Sewing with fabric bought in Borneo got me thinking about other fabric souvenirs I have purchased in the past. I especially like the handwoven cottons that I bought in Chiang Mai, and cherish the garments that I have sewn from them. Suddenly I remembered that I had recently bought a few more Thai fabrics from Notionally Better – including a 1.8 metre length of handwoven striped cotton. It didn’t take me long to pull it out of my stash.
As with my previous sewing project, I wanted a pattern that would allow me to really utilise the woven stripe. A pattern that immediately came to mine was the Style Arc Courtney – and it was one of the freebies for January! This pattern has been around for a while; I’m not sure why it hadn’t entered my collection earlier, especially considering that it can be sewn in wovens or knits or a combination.
From the pattern website: Along with the sleeve cuff, the design lines on this top give it a point of difference that is very on trend. The back yoke creates a flattering silhouette that is easy to wear. Combine woven with knit or two different textures or colours to give you your own individual style. FABRIC SUGGESTION & DESCRIPTION: Jersey Knit, slinky knit, linen, crepe, silk.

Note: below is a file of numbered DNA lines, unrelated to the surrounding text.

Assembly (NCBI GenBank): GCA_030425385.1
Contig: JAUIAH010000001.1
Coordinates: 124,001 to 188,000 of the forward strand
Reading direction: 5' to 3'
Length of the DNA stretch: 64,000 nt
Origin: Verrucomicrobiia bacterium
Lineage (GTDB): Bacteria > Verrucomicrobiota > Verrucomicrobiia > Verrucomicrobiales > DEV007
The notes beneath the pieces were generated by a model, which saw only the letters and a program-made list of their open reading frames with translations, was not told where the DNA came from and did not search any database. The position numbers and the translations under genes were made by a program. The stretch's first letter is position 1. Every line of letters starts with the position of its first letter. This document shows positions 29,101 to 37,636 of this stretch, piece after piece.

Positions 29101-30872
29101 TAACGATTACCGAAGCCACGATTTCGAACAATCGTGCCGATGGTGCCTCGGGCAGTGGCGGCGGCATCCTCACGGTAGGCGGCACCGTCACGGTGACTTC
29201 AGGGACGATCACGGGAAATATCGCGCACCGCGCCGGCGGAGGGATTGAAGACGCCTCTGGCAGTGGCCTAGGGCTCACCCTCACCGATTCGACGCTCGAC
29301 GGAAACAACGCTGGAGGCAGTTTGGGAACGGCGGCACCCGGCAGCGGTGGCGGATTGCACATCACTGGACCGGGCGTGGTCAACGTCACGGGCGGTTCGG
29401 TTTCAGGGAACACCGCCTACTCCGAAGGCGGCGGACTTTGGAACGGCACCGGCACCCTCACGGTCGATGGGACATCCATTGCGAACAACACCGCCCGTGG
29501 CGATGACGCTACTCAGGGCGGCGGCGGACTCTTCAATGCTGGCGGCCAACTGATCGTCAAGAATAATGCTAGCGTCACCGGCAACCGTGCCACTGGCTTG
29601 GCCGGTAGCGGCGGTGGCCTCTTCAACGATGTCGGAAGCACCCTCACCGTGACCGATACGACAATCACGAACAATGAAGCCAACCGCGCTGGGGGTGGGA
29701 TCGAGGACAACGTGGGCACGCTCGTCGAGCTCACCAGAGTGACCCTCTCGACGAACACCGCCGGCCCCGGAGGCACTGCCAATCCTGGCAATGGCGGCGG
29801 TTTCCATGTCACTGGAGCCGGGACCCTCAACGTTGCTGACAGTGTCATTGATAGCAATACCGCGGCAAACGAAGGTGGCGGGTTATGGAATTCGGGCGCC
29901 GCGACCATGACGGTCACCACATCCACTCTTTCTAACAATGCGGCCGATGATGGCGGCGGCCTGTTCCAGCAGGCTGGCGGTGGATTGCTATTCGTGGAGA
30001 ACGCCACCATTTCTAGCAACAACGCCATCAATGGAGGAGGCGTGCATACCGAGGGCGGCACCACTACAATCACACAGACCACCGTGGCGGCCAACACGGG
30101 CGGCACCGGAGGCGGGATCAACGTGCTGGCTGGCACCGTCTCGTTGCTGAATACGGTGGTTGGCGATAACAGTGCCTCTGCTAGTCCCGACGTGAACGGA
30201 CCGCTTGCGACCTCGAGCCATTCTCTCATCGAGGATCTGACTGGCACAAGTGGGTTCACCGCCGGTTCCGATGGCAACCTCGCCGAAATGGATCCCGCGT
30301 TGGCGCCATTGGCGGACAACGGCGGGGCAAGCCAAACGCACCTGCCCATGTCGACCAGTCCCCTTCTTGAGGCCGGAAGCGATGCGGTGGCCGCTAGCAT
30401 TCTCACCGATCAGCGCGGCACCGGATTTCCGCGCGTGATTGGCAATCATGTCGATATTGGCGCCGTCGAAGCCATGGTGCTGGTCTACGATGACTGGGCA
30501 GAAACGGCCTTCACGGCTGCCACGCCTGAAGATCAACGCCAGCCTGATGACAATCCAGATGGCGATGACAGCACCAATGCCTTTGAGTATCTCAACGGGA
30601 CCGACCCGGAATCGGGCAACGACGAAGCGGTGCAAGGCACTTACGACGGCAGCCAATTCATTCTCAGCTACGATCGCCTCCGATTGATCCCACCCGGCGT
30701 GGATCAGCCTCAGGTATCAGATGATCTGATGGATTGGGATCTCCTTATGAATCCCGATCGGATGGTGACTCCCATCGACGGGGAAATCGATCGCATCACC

The stripes ran down the centre of the fabric, with fairly wide solid blue borders running along both selvages. I consulted with Clare and we decided on running the stripes horizontally along the back yoke and the centre front panels, and vertically elsewhere. I’d use the solid blue for the sleeve bands and neckline trim.
The neckband is cut on the bias, and is pretty much applied in the same way as you’d attach a neckband to a t-shirt. The bias has enough give, and handwoven cotton fabrics like this one press and shape beautifully with a bit of steam, so the neckband sits really well on this top. I also topstitched down the seam allowances for maximum neckband flatness and to add stability.
Those little gathers at the centre back yoke are really pretty and add some more ease for movement. Size-wise this is size 12 without alteration. I sewed it all on the machine then finished seam allowances together on the overlocker, pressed them to one side, then topstitched. Except for the side seams – they were finished separately and pressed open.
This top is another win for me, and the pattern will definitely be used again. Hooray!